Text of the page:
15.2 C
Wednesday, July 24, 2024

Boris, the country is crying out for leadership – but with my party’s help, we can resolve Brexit

Must read

After 40 years of dreaming about becoming the British prime minister, this is not the start that Boris Johnson would have wanted. He takes over a bitterly divided party; he has no overall parliamentary majority; and he has just 100 days to deliver Brexit. Truly, this is a bittersweet moment for him.

The Conservative Party’s position in the Commons is not about to improve, either. Next week, the seat of Brecon and Radnorshire, held by the Tories since 2015, seems certain to be gained by the Liberal Democrats in a by-election. Furthermore, I expect resignations from within the Conservative parliamentary party if Mr Johnson proceeds with his ‘do or die’ Brexit strategy. For the fact is that many Tory Remainer politicians don’t just dislike Brexit, they actively hate Mr Johnson as well.

Exactly where these unfavourable conditions leave the new prime minister is an open question. The pressure on him to resist a WTO withdrawal is so great, I believe he may conclude the only way to survive in No 10 is to revisit the failed Withdrawal Agreement and ask Brussels to help change some of its words. In the unlikely event that such a rehash were to be passed by MPs in Westminster, Mr Johnson would buy himself some breathing space, but the bigger picture would be bleak. It would lead to more years of discord and anger.

An alternative survival route might be made available to Mr Johnson if he sought a further extension beyond 31 October. But, having given repeated assurances that the UK will leave the EU by that date come what may, it’s impossible to see how even he could pull off such a stunt and emerge with any credibility.

Not only is Mr Johnson in a bind, though, it’s also hard to overstate how much trouble the Conservative Party is in with the electorate. Fewer than half of Conservative voters believe Mr Johnson will be able to deliver on his ‘do-or-die’ promises. And, so far, the bounce for the party in the opinion polls with Mr Johnson as leader still leaves them languishing on 25 per cent.

There is no doubt that the last three years of lies and indecision have taken their toll, and that trust in politics is badly broken. But trust in the Conservatives is equally badly broken. Any further delay beyond 31 October will be seen as a second great act of betrayal, and their support will collapse altogether.

The European elections were a sobering experience for the Tories. Their support fell to only 10 per cent of the vote and I already know of several large-scale Tory donors who switched to the Brexit Party overnight. Arguably, the Conservatives’ future is already in doubt. Suddenly, it is ‘do-or-die’ not just for Brexit, but for the Conservative Party as well.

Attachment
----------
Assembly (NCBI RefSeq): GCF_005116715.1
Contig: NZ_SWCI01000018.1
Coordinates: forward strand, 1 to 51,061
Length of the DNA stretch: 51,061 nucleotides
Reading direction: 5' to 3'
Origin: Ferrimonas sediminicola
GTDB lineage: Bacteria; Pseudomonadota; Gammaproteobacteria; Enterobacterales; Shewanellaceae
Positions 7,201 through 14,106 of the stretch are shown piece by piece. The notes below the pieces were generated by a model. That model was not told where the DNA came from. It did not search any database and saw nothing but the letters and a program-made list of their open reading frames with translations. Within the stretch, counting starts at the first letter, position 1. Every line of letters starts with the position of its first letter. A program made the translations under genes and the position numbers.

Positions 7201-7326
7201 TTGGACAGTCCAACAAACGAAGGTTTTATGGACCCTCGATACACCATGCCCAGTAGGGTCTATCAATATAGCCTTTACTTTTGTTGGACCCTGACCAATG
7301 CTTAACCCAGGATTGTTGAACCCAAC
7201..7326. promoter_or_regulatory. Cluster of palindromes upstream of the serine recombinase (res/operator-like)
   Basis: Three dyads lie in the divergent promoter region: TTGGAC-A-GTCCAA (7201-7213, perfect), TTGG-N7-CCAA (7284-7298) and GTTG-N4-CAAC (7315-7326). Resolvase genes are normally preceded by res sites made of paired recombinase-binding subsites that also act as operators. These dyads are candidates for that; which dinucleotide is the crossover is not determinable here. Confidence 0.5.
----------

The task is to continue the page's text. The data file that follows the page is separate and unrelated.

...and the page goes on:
Mr Johnson should realise that he is going to have to risk his longed-for position as PM to ensure Brexit is enacted properly. There is no prospect of a meaningful Brexit thanks to the views of most sitting MPs. And any attempt to prorogue Parliament will lead to the PM being brought down by his own side. The inescapable truth, therefore, is that he must hold an Autumn general election. That is his only way out. Doing so will take enormous courage. Inevitably, it will trigger a split in the Conservative Party. But the country is crying out for leadership and a resolution to the Brexit crisis. 

For this strategy to work, he will need the support of the Brexit Party. But it is far from straightforward. I genuinely struggle to understand where he stands on many of the great issues of the day. He flip-flops on HS2. He is similarly inscrutable when it comes to the third runway at Heathrow. He has no discernible policy on how to tackle immigration, let alone reduce the numbers.

Even on Brexit, he was very late to the cause. He will have a lot of convincing to do to persuade us that an early election will lead to a clean-break Brexit on 31 October.

If he is able to convince us, then together we would electorally smash the Labour Party, he would assume a big working majority, and he would go down as one of the great leaders in British history. All this is possible, but is Boris Johnson brave enough?

More articles

- Advertisement -spot_img

Latest article